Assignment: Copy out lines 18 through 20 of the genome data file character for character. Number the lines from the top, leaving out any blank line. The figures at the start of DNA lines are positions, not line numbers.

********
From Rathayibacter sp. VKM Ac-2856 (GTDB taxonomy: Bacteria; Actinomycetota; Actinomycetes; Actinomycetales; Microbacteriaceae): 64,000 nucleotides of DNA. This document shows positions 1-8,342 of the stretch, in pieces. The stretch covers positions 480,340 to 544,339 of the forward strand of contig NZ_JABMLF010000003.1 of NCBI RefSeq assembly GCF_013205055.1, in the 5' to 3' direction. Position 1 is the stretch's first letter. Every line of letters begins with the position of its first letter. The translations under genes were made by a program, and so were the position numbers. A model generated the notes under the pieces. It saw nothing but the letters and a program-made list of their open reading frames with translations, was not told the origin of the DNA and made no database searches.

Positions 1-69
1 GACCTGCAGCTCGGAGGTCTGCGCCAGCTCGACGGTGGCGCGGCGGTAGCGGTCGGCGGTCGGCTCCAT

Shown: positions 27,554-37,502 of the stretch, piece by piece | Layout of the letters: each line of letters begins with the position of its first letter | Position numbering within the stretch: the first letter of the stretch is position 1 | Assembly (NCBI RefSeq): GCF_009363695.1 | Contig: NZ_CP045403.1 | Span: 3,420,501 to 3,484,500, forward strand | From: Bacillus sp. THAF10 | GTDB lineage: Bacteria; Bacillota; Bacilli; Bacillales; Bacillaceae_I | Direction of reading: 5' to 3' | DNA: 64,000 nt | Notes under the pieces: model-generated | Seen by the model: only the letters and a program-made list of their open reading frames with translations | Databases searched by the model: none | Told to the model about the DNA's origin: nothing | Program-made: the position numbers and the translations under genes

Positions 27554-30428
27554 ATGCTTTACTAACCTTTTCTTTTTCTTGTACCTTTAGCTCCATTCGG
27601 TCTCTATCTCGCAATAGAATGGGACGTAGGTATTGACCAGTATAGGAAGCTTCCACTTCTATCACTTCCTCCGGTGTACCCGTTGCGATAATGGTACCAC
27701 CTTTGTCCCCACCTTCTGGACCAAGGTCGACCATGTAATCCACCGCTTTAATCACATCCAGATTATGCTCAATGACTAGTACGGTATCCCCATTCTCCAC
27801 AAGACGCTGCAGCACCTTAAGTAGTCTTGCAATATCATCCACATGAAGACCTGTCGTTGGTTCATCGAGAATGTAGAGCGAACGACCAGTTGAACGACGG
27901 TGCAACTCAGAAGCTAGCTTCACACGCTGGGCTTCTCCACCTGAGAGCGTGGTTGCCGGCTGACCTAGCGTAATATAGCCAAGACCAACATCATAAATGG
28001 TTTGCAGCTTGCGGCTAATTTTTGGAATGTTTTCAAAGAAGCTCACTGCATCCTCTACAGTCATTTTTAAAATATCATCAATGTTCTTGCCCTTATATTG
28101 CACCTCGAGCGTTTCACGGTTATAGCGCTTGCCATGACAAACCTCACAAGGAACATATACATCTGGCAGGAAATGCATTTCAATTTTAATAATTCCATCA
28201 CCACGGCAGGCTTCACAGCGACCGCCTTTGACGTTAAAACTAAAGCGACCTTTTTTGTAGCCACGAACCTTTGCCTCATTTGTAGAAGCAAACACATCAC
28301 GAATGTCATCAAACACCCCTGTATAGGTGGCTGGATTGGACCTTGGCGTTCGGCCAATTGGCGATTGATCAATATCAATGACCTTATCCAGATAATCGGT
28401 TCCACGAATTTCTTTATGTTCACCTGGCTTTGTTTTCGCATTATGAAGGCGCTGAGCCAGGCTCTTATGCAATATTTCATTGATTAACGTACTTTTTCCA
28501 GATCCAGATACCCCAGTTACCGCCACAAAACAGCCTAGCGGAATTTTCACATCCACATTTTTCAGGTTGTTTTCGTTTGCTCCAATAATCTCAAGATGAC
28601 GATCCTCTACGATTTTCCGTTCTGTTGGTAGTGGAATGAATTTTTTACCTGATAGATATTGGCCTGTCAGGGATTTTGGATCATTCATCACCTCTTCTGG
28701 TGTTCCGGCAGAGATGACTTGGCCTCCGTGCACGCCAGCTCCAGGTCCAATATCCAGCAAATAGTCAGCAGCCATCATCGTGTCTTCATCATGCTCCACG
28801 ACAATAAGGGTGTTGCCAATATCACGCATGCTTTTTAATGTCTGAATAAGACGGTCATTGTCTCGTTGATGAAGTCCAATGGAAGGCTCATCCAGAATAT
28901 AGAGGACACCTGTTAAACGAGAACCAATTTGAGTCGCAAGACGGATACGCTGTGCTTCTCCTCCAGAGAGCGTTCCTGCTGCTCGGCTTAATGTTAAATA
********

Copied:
28701 TGTTCCGGCAGAGATGACTTGGCCTCCGTGCACGCCAGCTCCAGGTCCAATATCCAGCAAATAGTCAGCAGCCATCATCGTGTCTTCATCATGCTCCACG
28801 ACAATAAGGGTGTTGCCAATATCACGCATGCTTTTTAATGTCTGAATAAGACGGTCATTGTCTCGTTGATGAAGTCCAATGGAAGGCTCATCCAGAATAT
28901 AGAGGACACCTGTTAAACGAGAACCAATTTGAGTCGCAAGACGGATACGCTGTGCTTCTCCTCCAGAGAGCGTTCCTGCTGCTCGGCTTAATGTTAAATA